Number of inductees nearly doubles in National Honors Society


Keith Pawlowski

NHS indoctrination on Oct. 8th with both old and new members following the traditional ceremony.

Ella Walden, Staff Writer

The National Honor Society (NHS) is a national organization that most people have heard of in their lifetime. Only Freedom students who have a strong academic career, as well as a strong character, can be accepted into NHS. This year, the National Honor Society has inducted 22 new students making the total number of members 31 with the officers being seniors President Robin Kaufman, Vice President Claudia Huggins, Secretary Melissa Keith and Treasurer Jordyn Wright.

To be an NHS member you must have at least a 3.6 GPA, be an active volunteer in their community and have a strong positive character. The juniors who qualify with the minimum GPA are invited to be a member to take an application to fill out their characteristics and volunteer history. Head of the society, Ms. Ruthanne Gudzan, along with a group of anonymous teachers from the high school, go through the juniors’ applications to find those who qualify on being a good person who is active in their community. Volunteer work can be helping out at an event at the Conway Fire Hall to helping with the Elementary Olympics. Any kind of volunteer participation in an event happening in the community is fair game to be considered volunteer work. To maintain a membership you must maintain a GPA of 3.6 and required to complete 10 service hours outside of the NHS service projects, attend all meetings and keep a good reputation.

Being in NHS and getting into the routine of helping out with local events can help with your senior project throughout your last year at Freedom. Freedom senior projects require 20 volunteer hours and reflections on them in your presentation.

The society started a recycling program last year in the cafeteria for all plastic from water bottles to plastic fruit cups and silverware. The members also tutor at FHS for any students struggling in any of their classes. This year, NHS plans to expand the current recycling program as well as their tutoring program. NHS would like to start an Adopt-A-Highway program and donate more to local charities this school year.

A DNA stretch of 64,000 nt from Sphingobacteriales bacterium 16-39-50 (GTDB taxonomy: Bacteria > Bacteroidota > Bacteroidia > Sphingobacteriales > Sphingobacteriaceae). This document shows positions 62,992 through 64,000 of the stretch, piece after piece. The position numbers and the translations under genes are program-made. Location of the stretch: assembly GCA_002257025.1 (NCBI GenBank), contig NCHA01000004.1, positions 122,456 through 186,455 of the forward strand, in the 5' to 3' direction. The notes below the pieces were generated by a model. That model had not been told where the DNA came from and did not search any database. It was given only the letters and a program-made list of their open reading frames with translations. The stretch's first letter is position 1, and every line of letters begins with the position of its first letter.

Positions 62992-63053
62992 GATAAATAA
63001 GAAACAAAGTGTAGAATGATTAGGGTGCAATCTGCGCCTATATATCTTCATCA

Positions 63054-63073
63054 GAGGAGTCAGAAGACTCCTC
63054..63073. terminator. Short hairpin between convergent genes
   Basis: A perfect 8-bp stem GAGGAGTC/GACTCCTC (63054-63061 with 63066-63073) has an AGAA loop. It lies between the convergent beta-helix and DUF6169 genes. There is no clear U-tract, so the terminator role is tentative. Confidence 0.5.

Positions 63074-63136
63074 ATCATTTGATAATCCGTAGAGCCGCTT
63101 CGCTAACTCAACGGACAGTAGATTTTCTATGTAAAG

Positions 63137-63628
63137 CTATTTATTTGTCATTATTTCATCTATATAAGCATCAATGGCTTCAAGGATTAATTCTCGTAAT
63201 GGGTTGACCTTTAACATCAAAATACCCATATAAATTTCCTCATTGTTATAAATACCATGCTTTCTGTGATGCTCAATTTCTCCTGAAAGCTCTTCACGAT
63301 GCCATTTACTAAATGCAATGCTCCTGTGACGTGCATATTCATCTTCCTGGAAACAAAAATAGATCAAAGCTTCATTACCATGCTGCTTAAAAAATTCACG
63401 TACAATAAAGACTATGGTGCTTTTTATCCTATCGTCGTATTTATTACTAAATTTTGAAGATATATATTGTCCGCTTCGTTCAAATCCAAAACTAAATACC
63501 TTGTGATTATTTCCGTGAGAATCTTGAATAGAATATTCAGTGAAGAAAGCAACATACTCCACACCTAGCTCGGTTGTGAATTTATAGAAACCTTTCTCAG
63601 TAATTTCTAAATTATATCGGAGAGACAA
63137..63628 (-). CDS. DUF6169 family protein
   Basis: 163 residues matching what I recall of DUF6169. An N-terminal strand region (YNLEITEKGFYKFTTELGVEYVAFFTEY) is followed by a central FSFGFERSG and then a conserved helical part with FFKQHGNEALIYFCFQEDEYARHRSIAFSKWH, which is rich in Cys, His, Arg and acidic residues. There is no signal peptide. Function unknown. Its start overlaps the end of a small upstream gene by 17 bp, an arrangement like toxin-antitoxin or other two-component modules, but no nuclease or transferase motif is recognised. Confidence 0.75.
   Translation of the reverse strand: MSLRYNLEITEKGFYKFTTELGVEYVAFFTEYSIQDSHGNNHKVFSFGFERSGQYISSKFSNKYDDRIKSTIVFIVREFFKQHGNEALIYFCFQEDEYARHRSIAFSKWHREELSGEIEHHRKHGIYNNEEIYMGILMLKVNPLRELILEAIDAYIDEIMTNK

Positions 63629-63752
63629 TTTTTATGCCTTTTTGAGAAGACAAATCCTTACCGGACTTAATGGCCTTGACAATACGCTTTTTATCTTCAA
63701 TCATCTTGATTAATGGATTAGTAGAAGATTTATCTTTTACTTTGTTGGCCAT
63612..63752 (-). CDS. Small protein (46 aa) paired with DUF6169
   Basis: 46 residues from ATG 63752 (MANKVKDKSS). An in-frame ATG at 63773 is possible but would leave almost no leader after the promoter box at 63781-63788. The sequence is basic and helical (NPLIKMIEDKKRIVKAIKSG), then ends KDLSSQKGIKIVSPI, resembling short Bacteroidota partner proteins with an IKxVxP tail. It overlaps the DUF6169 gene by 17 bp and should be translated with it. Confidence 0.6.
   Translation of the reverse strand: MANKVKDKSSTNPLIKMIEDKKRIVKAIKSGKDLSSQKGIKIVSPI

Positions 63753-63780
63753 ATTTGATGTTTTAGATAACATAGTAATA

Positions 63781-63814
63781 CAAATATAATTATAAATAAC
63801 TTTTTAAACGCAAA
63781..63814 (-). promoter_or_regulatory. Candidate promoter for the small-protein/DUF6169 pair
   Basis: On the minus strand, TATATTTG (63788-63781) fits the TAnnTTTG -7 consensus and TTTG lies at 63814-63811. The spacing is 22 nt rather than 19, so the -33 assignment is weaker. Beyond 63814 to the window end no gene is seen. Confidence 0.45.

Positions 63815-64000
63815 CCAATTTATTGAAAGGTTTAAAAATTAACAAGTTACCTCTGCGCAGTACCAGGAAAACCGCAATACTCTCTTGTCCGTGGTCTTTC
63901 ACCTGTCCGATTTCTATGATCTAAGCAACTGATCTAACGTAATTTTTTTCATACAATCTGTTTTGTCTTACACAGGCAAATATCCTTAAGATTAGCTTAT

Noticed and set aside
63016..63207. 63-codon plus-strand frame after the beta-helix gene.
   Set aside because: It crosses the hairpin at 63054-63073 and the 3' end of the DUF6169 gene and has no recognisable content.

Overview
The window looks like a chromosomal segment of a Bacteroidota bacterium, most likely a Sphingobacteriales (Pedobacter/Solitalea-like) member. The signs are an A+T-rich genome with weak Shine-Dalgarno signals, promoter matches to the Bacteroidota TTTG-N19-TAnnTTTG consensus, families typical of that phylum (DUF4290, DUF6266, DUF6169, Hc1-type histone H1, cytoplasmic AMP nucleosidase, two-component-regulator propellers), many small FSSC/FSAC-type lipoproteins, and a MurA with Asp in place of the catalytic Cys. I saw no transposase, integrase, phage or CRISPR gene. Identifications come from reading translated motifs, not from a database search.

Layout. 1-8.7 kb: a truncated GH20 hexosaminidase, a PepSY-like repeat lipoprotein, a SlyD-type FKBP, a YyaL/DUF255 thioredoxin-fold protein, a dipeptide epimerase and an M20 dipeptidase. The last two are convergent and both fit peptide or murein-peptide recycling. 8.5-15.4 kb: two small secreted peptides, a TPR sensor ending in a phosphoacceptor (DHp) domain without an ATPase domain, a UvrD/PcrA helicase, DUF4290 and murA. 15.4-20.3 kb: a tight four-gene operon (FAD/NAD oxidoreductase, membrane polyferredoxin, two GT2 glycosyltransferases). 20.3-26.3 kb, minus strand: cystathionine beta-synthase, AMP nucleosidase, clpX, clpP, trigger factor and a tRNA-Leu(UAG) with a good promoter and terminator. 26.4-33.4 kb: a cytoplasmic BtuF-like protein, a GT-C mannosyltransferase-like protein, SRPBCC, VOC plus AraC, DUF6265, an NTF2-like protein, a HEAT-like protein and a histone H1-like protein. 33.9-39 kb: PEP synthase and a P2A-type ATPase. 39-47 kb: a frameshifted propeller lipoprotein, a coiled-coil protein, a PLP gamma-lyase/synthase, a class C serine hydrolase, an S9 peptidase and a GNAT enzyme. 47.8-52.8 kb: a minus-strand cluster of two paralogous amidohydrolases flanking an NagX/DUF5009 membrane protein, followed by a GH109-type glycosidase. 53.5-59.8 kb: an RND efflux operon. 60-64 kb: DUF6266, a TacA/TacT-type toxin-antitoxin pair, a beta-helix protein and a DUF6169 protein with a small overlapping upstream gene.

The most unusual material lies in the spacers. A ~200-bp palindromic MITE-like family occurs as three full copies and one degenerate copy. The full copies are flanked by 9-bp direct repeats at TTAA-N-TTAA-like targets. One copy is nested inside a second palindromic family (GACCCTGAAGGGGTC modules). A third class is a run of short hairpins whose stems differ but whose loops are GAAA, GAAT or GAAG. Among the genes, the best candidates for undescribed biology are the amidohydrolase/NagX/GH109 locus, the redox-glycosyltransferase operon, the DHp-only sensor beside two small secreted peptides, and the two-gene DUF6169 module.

“We always aim to maintain the pillars of scholarship, leadership, service and character to be role models for our school,” Kaufman states.

“I’m excited to see what happens. I’m looking forward to volunteering and doing all the service projects. I’m also looking forward to tutoring kids who need help in their classes,” new inductee junior Shyann Komara said, “It’s a great honor and something I always wanted to be a part of.”

“I look forward to the service projects we will do every nine weeks” inductee senior Mikayla Evans states.

“I look forward to making a difference, and having positive impact on the community as well as individuals through the projects and activities that we will complete within the National Honor Society,” inductee junior Max Ujhazy decribes.

All in all, you don’t need to be in NHS to start making an impact, but it helps. Volunteer work in the community can be achieved independently as well as marketing yourself as a tutor either on the Beat or with flyers, staying on top of your education and just taking care of yourself and others and knowing what is right and wrong. All of these qualities are found in all NHS members and the organization amplifies them outward to the community.